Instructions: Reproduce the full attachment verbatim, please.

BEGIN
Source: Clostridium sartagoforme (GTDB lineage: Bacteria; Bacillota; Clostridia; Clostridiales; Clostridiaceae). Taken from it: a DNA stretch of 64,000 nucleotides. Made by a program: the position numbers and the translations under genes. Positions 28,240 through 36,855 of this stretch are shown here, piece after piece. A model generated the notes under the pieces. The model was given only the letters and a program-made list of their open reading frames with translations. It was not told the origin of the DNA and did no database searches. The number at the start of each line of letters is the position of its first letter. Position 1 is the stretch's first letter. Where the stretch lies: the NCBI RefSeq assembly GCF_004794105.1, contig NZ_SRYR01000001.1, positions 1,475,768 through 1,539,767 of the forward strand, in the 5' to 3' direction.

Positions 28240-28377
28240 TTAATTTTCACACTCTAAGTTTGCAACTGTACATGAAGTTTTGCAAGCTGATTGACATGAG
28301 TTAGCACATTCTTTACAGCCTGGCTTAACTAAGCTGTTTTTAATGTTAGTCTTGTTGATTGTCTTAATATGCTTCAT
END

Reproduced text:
Source: Clostridium sartagoforme (GTDB lineage: Bacteria; Bacillota; Clostridia; Clostridiales; Clostridiaceae). Taken from it: a DNA stretch of 64,000 nucleotides. Made by a program: the position numbers and the translations under genes. Positions 28,240 through 36,855 of this stretch are shown here, piece after piece. A model generated the notes under the pieces. The model was given only the letters and a program-made list of their open reading frames with translations. It was not told the origin of the DNA and did no database searches. The number at the start of each line of letters is the position of its first letter. Position 1 is the stretch's first letter. Where the stretch lies: the NCBI RefSeq assembly GCF_004794105.1, contig NZ_SRYR01000001.1, positions 1,475,768 through 1,539,767 of the forward strand, in the 5' to 3' direction.

Positions 28240-28377
28240 TTAATTTTCACACTCTAAGTTTGCAACTGTACATGAAGTTTTGCAAGCTGATTGACATGAG
28301 TTAGCACATTCTTTACAGCCTGGCTTAACTAAGCTGTTTTTAATGTTAGTCTTGTTGATTGTCTTAATATGCTTCAT